What was one of your most challenging moments and how did you overcome it?
Probably working with egos. They’ll be more. Here’s the issue in art sometimes. I’ve shot with a couple really talented and popular people. They’re superstars in the music world or sports world but I’ll get sniped for credits sometimes when whatever I did gets posted. That’s pretty disrespectful to me until I realize that this is like middle school all over again. Things are clique-based and judgemental. I’ve just realized that I have to do things at my own pace to get on the same equal level as them to get recognized. But yes, it’s always frustrating when your efforts go unnoticed by hundreds of thousands or in some cases millions of people.
Next, control freaks that you have to work with sometimes. I’ve known people that have never filmed anything that feel confident to direct without any notes. It’s difficult but sometimes you just gotta suck it up, do what you can and move on. Don’t work with these kinds of people once you realize those traits. The final project will never be good and it’ll take up days of unnecessary time to get there.
Does your family support you in your efforts? How?
My immediate family, sure. To a certain extent. There’s so many things they won’t know or understand so they’ve just accepted that I’m an adult and I know what I’m doing. I’ve always said they support by not asking me questions. A lot of what I’m doing is unconventional especially for immigrants.
Extended family doesn’t support. Aunties and some cousins only pretend to support or pretend to care when they’re caught talking trash. When they get caught they don’t apologize or consider the things that they said, they’re just scared of the platform I have to share things. They’re scared of the people I keep around. They have no choice but to act fake nice until they get caught again.
Who are your favorite people and/or role models, both business and personal?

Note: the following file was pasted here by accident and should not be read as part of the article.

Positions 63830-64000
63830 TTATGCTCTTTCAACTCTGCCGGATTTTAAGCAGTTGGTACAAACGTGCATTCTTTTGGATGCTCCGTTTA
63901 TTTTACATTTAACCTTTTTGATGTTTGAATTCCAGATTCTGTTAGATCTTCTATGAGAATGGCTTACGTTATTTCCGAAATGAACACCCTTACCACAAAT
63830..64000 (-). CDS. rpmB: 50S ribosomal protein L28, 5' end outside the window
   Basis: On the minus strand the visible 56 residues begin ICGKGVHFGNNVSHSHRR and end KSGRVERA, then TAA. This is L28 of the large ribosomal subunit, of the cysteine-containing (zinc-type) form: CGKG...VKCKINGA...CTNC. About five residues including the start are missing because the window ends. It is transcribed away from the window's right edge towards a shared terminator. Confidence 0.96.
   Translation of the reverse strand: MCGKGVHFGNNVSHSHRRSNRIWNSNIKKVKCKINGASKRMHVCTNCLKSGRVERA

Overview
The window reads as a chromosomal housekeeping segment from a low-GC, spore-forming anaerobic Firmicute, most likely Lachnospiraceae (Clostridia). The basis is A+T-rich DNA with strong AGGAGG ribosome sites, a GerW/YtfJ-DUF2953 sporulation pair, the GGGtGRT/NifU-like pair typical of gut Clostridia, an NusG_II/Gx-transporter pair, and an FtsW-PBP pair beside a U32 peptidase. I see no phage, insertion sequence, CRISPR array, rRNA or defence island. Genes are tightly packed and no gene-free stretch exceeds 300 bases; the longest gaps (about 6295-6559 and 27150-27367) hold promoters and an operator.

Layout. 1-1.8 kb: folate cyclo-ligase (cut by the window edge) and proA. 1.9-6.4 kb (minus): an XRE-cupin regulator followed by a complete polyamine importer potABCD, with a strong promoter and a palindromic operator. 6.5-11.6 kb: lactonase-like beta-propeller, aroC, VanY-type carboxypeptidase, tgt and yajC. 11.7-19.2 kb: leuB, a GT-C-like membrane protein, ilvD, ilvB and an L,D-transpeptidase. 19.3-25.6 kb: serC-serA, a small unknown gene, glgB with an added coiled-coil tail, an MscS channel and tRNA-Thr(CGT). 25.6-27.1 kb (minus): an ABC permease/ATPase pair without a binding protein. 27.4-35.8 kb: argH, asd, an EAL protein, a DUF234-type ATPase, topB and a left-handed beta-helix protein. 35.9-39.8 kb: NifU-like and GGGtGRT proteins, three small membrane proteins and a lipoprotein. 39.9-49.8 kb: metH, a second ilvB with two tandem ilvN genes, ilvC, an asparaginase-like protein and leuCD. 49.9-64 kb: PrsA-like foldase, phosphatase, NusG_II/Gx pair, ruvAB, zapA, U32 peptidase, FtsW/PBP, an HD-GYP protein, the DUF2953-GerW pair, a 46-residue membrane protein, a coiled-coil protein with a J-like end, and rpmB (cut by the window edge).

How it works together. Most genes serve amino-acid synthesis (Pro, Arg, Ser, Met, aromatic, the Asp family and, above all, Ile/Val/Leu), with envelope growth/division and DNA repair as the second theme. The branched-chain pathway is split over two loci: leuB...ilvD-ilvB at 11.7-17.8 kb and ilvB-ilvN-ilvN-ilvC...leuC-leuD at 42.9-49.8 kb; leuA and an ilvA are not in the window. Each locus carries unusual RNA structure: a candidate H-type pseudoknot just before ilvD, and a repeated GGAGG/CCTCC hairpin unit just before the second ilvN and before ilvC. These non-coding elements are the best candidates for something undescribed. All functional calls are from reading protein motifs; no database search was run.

Business wise I have to go with Jay-Z. What he’s done to stay on top of his game for that extent of time is unbelievable. To not only make timeless music but make solid investments and create a new image of rap music isn’t easy.
Personal, I’m a huge basketball fan and I’m 24 years old so I’d have to go with LeBron. I grew up watching him live up to every pressure and expectation that was set out for him. It’s inspiring to see the way he’s handled media not just recently but for his entire career. He’s a man that had it all at the age of 18 but continued to work hard and keep his image completely clean. That’s awesome to me.
What message would you send to inspire all the other creators out there who look up to you?
Work, work, work. It doesn’t seem like it does much initially but the more work you put in the more opportunities start to come your way. I’ll put it this way, if you’re unsure about an idea would you rather try it to get it out there and accept the results? Or would you be that person that has a couple drinks and talks about an idea that you’ve never put into action for years?
What do you understand about the video industry that other people don’t understand?
That people like to feel important. Sometimes I don’t have the best call but if someone explains it to me on why they feel like this is best then I can get behind that. I always try to practice that when I’m in charge so people don’t feel like they aren’t being heard. Good communication is key.
What’s next for you in your career/business?
Just going to keep grinding. Hard work creates certainty. I want to do more resourceful music videos.
What does Disrupt mean to you?